The Disappearance of God by Richard Elliot Friedman
The Disappearance of God details the gradual receding of the divine presence in the Biblical writings—from the unquestioned companion and teacher of the Patriarchs, to the distant but still-present redeemer in Exodus, to the absent deity of Esther. Each diminishment of the perceived Divine presence is another stage of human development. But how is it, asks Friedman, that the numerous biblical authors, in the complete absence of any coordination between them, managed to tell the same story of gradual Divine withdrawal from human history?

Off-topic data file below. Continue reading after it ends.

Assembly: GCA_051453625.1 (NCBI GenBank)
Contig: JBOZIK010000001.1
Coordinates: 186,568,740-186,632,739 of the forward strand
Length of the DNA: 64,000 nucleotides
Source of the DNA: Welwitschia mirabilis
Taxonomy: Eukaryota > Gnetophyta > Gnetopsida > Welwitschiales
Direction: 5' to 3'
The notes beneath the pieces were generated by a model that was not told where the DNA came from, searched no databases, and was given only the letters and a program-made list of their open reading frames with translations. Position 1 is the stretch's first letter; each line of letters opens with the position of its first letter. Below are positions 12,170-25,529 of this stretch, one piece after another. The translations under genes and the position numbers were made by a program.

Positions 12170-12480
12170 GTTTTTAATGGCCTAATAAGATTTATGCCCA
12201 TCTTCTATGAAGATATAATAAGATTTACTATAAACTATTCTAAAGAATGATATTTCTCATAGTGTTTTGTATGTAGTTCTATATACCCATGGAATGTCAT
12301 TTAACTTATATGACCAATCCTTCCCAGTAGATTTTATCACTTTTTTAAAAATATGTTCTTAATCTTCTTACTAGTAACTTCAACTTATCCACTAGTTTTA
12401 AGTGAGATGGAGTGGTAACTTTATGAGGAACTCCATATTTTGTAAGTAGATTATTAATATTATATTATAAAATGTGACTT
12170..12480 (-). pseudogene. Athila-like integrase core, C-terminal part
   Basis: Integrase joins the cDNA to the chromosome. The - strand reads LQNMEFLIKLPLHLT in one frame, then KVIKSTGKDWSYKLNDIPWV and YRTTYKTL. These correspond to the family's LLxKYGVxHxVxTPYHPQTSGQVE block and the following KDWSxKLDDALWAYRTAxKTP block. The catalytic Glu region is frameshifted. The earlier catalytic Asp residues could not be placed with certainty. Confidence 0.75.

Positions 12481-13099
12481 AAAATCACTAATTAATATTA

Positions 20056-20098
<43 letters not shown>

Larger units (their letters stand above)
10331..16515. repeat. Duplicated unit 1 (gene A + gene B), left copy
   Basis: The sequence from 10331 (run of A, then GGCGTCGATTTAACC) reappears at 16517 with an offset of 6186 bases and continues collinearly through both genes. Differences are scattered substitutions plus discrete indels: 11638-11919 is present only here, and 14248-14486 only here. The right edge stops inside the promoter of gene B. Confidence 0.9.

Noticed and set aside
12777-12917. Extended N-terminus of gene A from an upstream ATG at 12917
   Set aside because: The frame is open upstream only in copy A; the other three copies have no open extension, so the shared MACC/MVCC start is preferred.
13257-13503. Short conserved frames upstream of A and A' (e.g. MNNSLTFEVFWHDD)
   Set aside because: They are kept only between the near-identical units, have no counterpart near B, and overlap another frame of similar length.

The answer, he posits, is that the Bible itself is a reflection of a universal story of human development, of the withdrawal from the Sacred–and frightening–origin of being into a realm that is safer, more human, and more understandable, but which draws its meaning from its Divine origin. We remember the closeness to the Holy. It’s encoded in our very being. But we have had to leave it behind and embark on our own journey in order to be truly human.